Posted by
21996 posts

I didn't look for one, but I'll bet there are day-trips that include Port Isaac. That might be an option if you are adamant on the car-rental issue and find the public buses seriously inconvenient.

Posted by
1991 posts

If you intend too use public transport, don’t stay in villages like Port Isaac - you need to stay in a transport hub. In Cornwall, Truro is central and likely to offer a wide range of bus routes. It is also on the main railway that runs down the spine of the peninsula.

For trains:> www.nationalrail.co.uk (From Truro, I would suggest train to St.Ives and possibly Looe).
For buses:>http://www.traveline.info

Posted by
4843 posts

One thing to keep in mind is that the area is cool, overcast, and potentially rainy even in mid-summer. Add in coastal wind, and you really need to be properly attired so you can enjoy being outdoors.

That's not typical Cornish weather. The area is the mildest in the UK due to the gulf stream and the Scilly Isles are almost tropical. I've been there over Easter and we had glorious warm sunny weather throughout the duration. I have friends who visit relatives in Falmouth and pretty much they are almost guaranteed great weather.

In the autumn and winter months it does bear the brunt of many Atlantic storms but spring and summer are great times to visit. It would appear that you were unfortunate to experience a spell of bad weather but it's certainly not indicative of the average.

I would also recommend booking ahead for May. Depending on the dates they may fall within the school half term holidays plus May is a popular time for non child constrained visitors.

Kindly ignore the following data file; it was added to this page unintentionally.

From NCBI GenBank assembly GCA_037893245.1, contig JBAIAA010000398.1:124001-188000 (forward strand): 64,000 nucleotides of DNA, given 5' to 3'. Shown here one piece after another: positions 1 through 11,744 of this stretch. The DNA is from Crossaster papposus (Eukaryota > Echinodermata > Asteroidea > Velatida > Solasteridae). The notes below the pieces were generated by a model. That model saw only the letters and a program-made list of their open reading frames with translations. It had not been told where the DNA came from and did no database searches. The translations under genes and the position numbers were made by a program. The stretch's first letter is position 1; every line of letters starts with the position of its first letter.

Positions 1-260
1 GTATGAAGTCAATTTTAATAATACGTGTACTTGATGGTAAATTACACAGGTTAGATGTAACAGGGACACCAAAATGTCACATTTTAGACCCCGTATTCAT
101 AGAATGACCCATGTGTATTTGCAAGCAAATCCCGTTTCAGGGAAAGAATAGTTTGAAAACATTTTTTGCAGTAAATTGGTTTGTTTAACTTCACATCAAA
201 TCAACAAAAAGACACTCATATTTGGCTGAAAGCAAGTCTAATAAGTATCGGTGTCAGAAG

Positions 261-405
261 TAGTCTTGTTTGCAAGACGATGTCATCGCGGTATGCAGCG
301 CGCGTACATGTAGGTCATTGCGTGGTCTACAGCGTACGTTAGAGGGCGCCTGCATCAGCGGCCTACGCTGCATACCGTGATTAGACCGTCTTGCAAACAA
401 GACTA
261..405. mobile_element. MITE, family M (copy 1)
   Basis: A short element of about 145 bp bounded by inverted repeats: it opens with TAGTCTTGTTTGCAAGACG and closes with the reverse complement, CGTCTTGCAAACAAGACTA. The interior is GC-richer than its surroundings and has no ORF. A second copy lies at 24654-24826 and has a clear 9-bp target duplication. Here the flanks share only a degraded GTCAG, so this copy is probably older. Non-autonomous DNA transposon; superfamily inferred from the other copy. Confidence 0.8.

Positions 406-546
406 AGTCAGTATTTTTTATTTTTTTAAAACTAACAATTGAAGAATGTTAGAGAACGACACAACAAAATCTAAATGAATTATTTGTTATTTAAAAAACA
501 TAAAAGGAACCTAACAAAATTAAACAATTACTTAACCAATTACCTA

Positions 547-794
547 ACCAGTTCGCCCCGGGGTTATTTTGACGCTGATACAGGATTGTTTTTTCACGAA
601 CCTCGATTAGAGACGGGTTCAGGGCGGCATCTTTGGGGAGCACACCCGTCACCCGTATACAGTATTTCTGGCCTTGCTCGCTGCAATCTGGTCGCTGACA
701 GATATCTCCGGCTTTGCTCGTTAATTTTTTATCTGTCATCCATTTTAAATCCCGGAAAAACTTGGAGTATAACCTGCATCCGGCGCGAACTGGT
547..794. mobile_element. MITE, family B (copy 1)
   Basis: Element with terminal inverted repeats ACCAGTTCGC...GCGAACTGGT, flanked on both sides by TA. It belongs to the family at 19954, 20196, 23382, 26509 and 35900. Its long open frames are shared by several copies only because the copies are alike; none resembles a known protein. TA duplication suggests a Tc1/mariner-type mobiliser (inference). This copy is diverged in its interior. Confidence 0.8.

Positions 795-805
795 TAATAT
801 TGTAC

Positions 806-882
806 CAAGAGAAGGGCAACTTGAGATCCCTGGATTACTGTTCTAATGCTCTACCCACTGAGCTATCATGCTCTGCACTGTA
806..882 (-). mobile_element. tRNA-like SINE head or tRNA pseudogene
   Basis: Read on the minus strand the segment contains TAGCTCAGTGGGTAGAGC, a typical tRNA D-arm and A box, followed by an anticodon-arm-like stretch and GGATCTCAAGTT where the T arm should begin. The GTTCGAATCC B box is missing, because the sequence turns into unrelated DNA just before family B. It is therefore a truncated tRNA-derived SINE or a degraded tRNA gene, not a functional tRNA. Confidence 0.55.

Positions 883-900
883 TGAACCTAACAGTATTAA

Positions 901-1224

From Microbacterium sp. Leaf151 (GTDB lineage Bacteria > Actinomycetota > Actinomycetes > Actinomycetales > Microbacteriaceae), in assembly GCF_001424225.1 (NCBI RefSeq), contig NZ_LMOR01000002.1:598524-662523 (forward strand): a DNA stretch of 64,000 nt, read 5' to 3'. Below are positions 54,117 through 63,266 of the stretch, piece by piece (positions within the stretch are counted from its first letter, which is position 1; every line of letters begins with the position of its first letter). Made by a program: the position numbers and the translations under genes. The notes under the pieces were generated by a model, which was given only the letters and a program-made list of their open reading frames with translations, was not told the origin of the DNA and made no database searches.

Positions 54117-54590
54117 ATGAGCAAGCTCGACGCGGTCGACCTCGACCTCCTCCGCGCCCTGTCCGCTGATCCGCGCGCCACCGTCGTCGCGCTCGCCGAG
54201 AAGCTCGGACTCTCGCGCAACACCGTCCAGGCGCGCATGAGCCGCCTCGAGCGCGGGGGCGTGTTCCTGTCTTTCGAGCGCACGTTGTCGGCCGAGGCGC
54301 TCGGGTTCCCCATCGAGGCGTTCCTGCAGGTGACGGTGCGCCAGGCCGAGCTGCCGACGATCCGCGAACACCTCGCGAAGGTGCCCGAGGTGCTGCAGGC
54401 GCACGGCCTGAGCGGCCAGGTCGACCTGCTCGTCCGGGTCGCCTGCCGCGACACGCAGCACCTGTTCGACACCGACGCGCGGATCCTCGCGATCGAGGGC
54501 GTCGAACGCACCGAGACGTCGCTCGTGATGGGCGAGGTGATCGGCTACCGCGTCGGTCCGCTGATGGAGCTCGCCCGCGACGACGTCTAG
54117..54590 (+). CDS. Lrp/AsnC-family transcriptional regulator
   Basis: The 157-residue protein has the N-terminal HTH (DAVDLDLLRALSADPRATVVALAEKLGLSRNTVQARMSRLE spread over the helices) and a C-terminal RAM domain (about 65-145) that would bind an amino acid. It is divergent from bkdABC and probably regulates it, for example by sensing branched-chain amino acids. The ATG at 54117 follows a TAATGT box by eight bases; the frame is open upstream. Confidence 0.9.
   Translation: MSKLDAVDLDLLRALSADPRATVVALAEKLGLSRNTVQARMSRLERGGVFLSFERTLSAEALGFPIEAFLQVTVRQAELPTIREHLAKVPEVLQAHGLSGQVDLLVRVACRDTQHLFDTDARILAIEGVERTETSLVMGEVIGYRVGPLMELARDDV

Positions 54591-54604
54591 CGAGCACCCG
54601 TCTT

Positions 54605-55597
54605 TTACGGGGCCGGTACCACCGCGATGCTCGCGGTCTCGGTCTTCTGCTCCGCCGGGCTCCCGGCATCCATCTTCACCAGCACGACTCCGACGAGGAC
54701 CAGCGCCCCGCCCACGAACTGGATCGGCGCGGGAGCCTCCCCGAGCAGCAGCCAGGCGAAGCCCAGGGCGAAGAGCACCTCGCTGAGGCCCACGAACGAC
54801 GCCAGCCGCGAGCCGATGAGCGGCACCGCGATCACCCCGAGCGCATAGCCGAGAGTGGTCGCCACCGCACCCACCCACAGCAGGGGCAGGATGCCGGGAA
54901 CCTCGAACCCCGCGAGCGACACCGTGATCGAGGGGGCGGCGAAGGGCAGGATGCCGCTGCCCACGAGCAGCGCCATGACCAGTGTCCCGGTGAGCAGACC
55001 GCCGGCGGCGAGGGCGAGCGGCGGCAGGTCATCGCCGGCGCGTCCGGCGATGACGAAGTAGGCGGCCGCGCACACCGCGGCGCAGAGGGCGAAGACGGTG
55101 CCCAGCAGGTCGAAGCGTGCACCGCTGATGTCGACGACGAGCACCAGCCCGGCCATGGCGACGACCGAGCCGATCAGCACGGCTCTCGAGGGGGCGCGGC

Posted by
21996 posts

Sorry, JC. Perhaps I was a bit unlucky. I didn't find the weather "bad", just overcast enough that I carried a rain jacket and/or an umbrella around with me just about every day. Perhaps I was mistaken in assuming that since temperatures were on the cool side during August and the first half of September, more of the same should be expected in May. People kept telling me that the western side of the island tended to be wetter than the east, and it did seem there were fewer clouds as I got away from the west coast.

I should know better than to extrapolate from one recent experience. I guess it was especially noticeable to me since I spent time in Normandy, Brittany and the Channel Islands before traveling to southwestern England, so I had a very, very long period of that weather.

Posted by
1278 posts

If you watched "Doc Martin" you'll remember most had to hire a taxi to get to Port Issac and back if they didn't have a car. There is a bus. Maybe there is a local Uber driver. If you look on a map you will see that Port Issac is out of the way. St Ives is a beach location that can be reached by train from Exeter. It is close to St Michael's Mount and Lands End. If you are traveling with someone else that can drive it may be worth it to rent a car if you want to see remote locations...it is not that difficult to adjust to driving on the left. You may have to pay a little extra for automatic. Most rentals now have GPS so you won't get lost. Check the National Trust UK web site for info on great places to visit.